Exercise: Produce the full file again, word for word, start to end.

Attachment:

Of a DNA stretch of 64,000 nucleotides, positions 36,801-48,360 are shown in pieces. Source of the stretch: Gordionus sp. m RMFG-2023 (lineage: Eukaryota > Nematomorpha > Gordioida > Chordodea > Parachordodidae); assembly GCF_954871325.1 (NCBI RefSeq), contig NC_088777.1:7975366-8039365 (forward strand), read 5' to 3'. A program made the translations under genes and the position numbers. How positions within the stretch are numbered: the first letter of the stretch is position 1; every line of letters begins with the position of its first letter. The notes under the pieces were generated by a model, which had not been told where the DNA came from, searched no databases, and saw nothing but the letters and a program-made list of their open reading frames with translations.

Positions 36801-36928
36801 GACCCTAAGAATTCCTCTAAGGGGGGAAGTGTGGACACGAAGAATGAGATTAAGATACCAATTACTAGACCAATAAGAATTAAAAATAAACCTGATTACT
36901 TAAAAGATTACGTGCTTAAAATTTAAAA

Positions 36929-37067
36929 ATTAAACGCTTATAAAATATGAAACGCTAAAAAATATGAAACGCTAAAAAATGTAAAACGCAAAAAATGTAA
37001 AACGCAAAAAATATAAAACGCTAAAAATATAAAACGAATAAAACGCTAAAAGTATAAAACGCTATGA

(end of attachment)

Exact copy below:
Of a DNA stretch of 64,000 nucleotides, positions 36,801-48,360 are shown in pieces. Source of the stretch: Gordionus sp. m RMFG-2023 (lineage: Eukaryota > Nematomorpha > Gordioida > Chordodea > Parachordodidae); assembly GCF_954871325.1 (NCBI RefSeq), contig NC_088777.1:7975366-8039365 (forward strand), read 5' to 3'. A program made the translations under genes and the position numbers. How positions within the stretch are numbered: the first letter of the stretch is position 1; every line of letters begins with the position of its first letter. The notes under the pieces were generated by a model, which had not been told where the DNA came from, searched no databases, and saw nothing but the letters and a program-made list of their open reading frames with translations.

Positions 36801-36928
36801 GACCCTAAGAATTCCTCTAAGGGGGGAAGTGTGGACACGAAGAATGAGATTAAGATACCAATTACTAGACCAATAAGAATTAAAAATAAACCTGATTACT
36901 TAAAAGATTACGTGCTTAAAATTTAAAA

Positions 36929-37067
36929 ATTAAACGCTTATAAAATATGAAACGCTAAAAAATATGAAACGCTAAAAAATGTAAAACGCAAAAAATGTAA
37001 AACGCAAAAAATATAAAACGCTAAAAATATAAAACGAATAAAACGCTAAAAGTATAAAACGCTATGA